Coal Car Loads from Scratch

A simple method to make loads of cheap coal loads for your coal cars.

Rather than buy imitation coal loads for my Walthers Bethgons, I made my own using a very simple method anyone can do.

The only tools you will require are:
1. a sharp knife to cut foam
2. a rasp or coarse sand paper instead
3. a spray bottle with water / rubbing alcohol 90/10 mix
4. a piece of 1" thick blue foam board, the quantity depends on how many loads you require you will require
5. PVA glue, both full strength and some diluted with water about 75/25 mix
6. a bag of fine coal or imitation coal such as the grit used in sand blasting cabinets

 Don’t Write it Off Just Yet: Salvaging Warped Kits

By Frank Wells



Personally, I enjoy modeling projects that require going the extra mile to create something unique. Whether it be one of a kind locomotive or a freight car not commonly found on the market, I’m all for doing it myself, rather than wait on a major manufacturer to produce it. This is what drove to my create my latest creation, the BNSF Circle Bi-level Autorack. While this particular car has been done by Walthers previously, it was done quite a few years ago and few exist commonly on the market today. Seeing as I was set to create multiples of this autorack, I also saw it as an opportunity to accrue funds for future projects, which quickly progressed the project start. In my case, I ended up using a new-old stock of Walthers Autorack kits as the base, Arrowhead Wheels, Kadee Couplers, and custom decals from Switchline Decals. I chose the Walthers kits because they were readily available from a friend of mine, who had nine he was looking to sell. Eight of those nine would be completely fine, the car bodies free of warp. I did not discover my “problem” car until I was ready to paint the bodies at a friend’s house, finally breaking the sealer wrap to find the side of the autorack not facing outward had severely warped on one end. I worried that the severity of the warp would force me to write it off, but I was hit by an idea. I recalled I had a heat gun at home. So, after deciding to paint it regardless of the warp, I would take it home and give the heat gun a try.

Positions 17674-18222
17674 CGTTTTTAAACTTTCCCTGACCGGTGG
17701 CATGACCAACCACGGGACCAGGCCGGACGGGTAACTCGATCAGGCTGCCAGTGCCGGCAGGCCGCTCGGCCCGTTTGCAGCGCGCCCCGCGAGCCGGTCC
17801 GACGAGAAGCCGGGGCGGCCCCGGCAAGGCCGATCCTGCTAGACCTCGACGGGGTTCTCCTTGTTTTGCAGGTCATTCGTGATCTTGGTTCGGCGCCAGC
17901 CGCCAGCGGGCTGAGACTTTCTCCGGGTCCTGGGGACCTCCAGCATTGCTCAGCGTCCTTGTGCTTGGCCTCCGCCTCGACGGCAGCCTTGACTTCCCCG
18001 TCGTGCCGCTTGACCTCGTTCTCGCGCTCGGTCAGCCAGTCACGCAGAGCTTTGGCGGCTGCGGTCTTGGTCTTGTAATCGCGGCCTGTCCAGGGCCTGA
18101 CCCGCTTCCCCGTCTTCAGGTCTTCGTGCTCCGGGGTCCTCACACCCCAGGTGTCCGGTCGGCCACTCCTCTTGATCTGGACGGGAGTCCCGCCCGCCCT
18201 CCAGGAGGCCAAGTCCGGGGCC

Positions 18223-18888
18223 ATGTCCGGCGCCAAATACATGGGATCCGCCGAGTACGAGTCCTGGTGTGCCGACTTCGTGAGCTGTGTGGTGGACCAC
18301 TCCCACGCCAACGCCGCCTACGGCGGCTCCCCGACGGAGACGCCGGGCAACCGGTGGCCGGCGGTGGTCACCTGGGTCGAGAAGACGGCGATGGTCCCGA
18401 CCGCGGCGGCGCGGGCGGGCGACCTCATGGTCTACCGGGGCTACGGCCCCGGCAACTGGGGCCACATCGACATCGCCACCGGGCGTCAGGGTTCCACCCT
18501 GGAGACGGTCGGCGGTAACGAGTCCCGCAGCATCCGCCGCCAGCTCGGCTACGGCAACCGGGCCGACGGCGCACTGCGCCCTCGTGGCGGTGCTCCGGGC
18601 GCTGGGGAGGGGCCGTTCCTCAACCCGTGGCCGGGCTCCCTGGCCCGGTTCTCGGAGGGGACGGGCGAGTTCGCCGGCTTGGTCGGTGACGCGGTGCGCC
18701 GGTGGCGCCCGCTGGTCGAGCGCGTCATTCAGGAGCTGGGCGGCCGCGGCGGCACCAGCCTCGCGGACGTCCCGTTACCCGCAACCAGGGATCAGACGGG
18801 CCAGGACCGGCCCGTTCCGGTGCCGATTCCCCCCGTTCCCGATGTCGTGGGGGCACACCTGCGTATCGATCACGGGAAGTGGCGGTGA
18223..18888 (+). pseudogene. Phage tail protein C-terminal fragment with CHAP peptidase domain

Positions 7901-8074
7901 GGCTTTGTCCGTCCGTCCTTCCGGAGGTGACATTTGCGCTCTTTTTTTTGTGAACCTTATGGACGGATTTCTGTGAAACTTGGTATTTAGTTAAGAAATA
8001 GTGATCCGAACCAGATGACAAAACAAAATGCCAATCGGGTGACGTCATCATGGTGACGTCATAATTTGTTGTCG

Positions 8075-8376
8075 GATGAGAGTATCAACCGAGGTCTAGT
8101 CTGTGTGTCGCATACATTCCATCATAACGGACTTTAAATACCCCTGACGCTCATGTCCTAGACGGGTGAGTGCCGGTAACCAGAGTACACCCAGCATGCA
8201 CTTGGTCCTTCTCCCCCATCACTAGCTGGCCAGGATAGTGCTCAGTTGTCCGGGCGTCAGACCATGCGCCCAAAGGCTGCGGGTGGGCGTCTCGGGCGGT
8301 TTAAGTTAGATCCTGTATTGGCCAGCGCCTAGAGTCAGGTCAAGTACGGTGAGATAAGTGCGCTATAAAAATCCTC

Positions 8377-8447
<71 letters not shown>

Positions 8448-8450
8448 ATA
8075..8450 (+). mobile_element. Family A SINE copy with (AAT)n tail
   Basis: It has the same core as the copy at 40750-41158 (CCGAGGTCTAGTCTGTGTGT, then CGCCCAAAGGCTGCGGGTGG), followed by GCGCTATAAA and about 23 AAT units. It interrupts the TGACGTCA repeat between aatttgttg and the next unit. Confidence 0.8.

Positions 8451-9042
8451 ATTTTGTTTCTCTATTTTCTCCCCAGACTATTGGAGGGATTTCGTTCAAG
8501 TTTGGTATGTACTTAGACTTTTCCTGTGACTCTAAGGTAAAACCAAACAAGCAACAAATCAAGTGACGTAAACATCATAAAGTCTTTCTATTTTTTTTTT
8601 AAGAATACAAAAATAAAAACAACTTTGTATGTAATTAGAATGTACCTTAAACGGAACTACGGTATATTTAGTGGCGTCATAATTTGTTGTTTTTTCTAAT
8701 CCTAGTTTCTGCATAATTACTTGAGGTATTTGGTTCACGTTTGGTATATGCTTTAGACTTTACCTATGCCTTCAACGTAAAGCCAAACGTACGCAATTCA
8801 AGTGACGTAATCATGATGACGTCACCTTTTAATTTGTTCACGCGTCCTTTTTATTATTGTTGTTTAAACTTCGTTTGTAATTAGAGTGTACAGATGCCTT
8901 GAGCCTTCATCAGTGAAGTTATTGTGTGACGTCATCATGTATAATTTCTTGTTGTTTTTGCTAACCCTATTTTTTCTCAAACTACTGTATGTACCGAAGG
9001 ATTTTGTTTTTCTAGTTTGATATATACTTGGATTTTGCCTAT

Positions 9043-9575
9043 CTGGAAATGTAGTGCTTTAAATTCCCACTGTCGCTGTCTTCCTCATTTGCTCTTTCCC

Smooth Side Containers

© 2010, 2019, Dave Allen,

Bulgy Gondola Sides

Excerpt from the Model Railroad Tips newsletter, Volume 1 Issues 2 through 4.

Modeling bulgy sides on gondolas (and other cars) has always presented a challenge. We're faced with
a decision, heating the sides of the car, or building it up with some modeling medium.

Recently I took on this challenge on an Eastern Car works PRR G26 gondola kit. I started with an
undecorated gondola kit. I'd recommend this as the technique I'm about to show requires painting over.
The final gondola will be painted in a semi-freelance Conrail paint. A small number of the G26 series
made it into Conrail paint, however I've never found a photo online (if you have one, please reply!).

I began by assembling the car, though you can do the work on the flat car sides.

Maxi-Stack I Well Cars Scratchbuild

Modeling a Turtle Creek Central Boxcar

Drawing from Model Railroader's famous 4'x8' layout, the Turtle Creek Central

Microscale decal sheet, Roundhouse double plug door 50' boxcar, and Model Master SAC Bomber Green.

Tank Car Data Upgrade

Published in the December 2011 email newsletter, with updated material in 2012.

Recently I was working on a few Walthers 16,000 Gallon Funnel Flow tank cars, decorated for Procor-Sulphur, blue with UTLX reporting marks. These tanks cars are numbered randomly in the UTLX roster. After a considerable amount of searching, I came across a few, though not the same numbers Walthers used on the 3 cars I have.

UTLX 66373:
UTLX 71651:

I noticed that both cars had the emergency call placards, and the more recent photo of #66373 showed the new tank car testing placard. Though very hard to see, but present was the appearance of reporting marks on the top of the car, required on tank cars now.

I set to work, updating the data on my cars. To begin, add the emergency placard, from Microscale set 87-1236. Look closely, as there are placards in French on the sheet as well, I used the English, 800 number version.

I then added the top reporting marks, using Microscale 87-1320, stencil lettering. The last decals, the testing data placards, come from Highball Graphics, #F-163. I used the white version, but the sheet also includes black, which I used on an Atlas ACFX Kaolin tank car I'm working on at the same time.